Published in the Toronto Star – April 8, 2017
The colour green is the most restful colour of them all. Makes sense, after all Mother Nature herself chose it to dominate her world.
We are attracted to the chlorophyll that creates green in the natural world around us. We crave it and we want more of it (especially after a Canadian winter).
The lawn in my ten acre garden is not the focal point, but it is important. I have three acres of cut grass. Truth is, nothing takes foot traffic quite like it. It is tough. It is cool, too. Come summer, you will choose to walk barefoot on your lawn, not your asphalt driveway. Guaranteed.
Lawns produce oxygen. An ‘average’ sized lawn, with a fully detached home, produces enough oxygen to support a family of four. In my opinion, let’s not disrespect it if it helps us breathe.
A healthy lawn sequesters carbon, filters toxins out of rain water and is a great place to throw a picnic blanket.
Trouble is, there is a lot of confusion about what works and what is hocus pocus. Let me help. Here are the facts and my recipe for a healthy lawn.
- Fertilize or not? There is a reason why your lawn looks its best early in spring. Our climate suits the needs of quality grass very well. There is lots of moisture in the ground in spring. The soil and evening air is still cool. Grass is a ‘cool season’ crop.
Fertilizer enhances the elements that occur naturally at the root zone of your lawn. Fact is, the ingredients in a quality bag of lawn fertilizer are not required to make your lawn green. Mother Nature will do that for you this time of year without any help. However, ‘quality’ is the keyword and a quality product can make a world of difference over the long haul.
Nitrogen (the first number in the analysis) is craved by your lawn more than anything each spring. If the nitrogen in your lawn fertilizer is ‘slow release’ it will green up quickly and stay that way for up to 10 weeks.
Iron provides the fastest possible green up. Look for ‘chelated’ iron as grass plants will absorb it efficiently. Not so with other ‘iron’ products. Also, look for iron that will not stain your driveway or deck.
- Lawn Recovery. Snow mould, dog burn ‘spots’ (yeah female dogs!) or thin patches of grass all need attention in April. A lawn recovery product is applied through your lawn fertilizer spreader. It contains fertilizer and features pelletized compost (the same stuff that you put out at the end of your driveway last fall, only reconstituted) and grass seed. After you spread it, the dry compost swells on contact with moisture (either rain or water that you apply) and provides a medium for the grass seed to germinate and grow. The fertilizer sustains the newly germinated grass plants for about 3 weeks, at which time you should apply a slow release lawn fertilizer.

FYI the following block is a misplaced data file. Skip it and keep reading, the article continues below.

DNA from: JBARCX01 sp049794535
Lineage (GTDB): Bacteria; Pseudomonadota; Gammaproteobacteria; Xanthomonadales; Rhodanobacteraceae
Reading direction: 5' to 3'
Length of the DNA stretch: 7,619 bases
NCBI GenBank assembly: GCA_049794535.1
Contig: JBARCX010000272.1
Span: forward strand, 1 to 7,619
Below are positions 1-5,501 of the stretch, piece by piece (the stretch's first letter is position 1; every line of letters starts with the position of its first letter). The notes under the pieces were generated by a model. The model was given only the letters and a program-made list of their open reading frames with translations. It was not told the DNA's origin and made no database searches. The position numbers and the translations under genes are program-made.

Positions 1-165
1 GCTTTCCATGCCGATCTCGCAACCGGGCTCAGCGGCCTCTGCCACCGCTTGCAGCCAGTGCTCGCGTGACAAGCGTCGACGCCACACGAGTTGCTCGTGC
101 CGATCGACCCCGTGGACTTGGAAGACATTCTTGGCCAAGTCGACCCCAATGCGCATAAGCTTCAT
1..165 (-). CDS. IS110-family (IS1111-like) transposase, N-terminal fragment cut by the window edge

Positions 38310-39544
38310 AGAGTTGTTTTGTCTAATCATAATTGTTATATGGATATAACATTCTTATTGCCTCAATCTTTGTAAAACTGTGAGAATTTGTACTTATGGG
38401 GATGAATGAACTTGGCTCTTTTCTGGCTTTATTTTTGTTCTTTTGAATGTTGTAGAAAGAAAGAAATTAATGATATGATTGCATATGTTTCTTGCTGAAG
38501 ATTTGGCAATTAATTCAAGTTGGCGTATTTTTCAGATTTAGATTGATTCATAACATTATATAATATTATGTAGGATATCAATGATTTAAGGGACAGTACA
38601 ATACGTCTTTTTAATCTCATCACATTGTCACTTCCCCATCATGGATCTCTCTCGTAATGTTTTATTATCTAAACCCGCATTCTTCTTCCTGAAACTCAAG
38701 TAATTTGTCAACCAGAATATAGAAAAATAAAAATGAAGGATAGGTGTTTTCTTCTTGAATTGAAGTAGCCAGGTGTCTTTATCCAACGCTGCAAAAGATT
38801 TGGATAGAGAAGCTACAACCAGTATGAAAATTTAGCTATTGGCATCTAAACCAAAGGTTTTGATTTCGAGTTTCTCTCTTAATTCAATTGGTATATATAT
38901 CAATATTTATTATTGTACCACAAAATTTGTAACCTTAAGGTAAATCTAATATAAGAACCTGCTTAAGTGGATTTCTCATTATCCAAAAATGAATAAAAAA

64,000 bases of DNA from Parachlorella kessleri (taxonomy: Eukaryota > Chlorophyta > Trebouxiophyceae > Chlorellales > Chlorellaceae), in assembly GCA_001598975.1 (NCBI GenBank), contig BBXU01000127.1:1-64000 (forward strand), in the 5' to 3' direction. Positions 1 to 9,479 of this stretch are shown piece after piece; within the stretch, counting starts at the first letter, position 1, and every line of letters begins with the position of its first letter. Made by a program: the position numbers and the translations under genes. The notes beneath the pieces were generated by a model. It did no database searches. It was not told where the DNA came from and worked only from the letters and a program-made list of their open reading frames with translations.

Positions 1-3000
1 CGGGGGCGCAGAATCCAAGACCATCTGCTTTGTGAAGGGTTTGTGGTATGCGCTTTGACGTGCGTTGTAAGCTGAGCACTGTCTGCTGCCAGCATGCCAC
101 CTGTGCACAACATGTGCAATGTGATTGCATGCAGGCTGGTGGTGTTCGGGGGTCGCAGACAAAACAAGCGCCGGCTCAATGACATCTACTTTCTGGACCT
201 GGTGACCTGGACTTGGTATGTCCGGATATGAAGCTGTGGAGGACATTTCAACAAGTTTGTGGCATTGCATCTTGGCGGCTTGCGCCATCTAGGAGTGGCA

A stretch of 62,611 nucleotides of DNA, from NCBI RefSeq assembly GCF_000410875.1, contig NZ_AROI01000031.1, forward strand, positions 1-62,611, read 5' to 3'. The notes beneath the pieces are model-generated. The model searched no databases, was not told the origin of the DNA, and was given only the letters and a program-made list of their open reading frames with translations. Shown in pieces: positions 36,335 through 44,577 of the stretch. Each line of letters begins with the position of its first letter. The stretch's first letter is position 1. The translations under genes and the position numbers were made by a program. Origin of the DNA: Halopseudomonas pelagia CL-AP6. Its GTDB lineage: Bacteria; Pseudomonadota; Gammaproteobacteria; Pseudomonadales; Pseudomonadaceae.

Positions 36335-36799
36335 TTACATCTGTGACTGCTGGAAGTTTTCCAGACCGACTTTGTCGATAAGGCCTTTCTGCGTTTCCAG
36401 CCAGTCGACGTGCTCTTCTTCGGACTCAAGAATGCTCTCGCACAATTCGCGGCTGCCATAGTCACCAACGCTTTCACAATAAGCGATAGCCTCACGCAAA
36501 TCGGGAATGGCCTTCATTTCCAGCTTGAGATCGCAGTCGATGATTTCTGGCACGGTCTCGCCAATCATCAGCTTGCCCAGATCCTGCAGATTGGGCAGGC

‘Lawn recovery’ is a substitute for bags of lawn soil and grass seed. Mind you, if you would rather spread quality soil over thin patches on your lawn, apply quality grass seed, rake it smooth, step on it or roll it to bring the seed/soil in firm contact, then go for it. This method has worked for generations.
- Roll and aerate? Not likely. Only aerate your lawn if it is compacted. Heavy foot traffic will squeeze the air out of the soil and prevent the roots of grass plants from breathing. I recommend a small hand-aerator for this job. Rolling your lawn only compacts the soil further so forget about it.
- Grass seed? Applying quality grass seed to the thin patches in your lawn can really help to green it up and sustain it through the season but I emphasise ‘quality’. Remember that the pedigree of your lawn is in the bag. Buy the cheap stuff and get a cheap lawn. I use seed with ‘Surestart Xtreme’ as it germinates in 7 days and produces deeper roots than average grass seed.
The key to growing grass seed is to use soil that is weed free and contains lots of organic compost for the seed to root into and to keep it wet long enough to put a root down to sustain itself.
Let’s hope that we don’t get the extended drought that we did last summer. If we do, consider watering your lawn no more than once a week but water it deeply. If drought conditions persist I recommend that you not water your lawn at all. Let it go dormant and apply grass seed and soil come mid August when days are shorter, evenings cooler and morning dew is heavy.
If you fertilized your lawn early and late in the spring you may be surprised at how well it comes through a long hot summer. Satisfying long term results occur when you pay attention to lawn health at this time of year.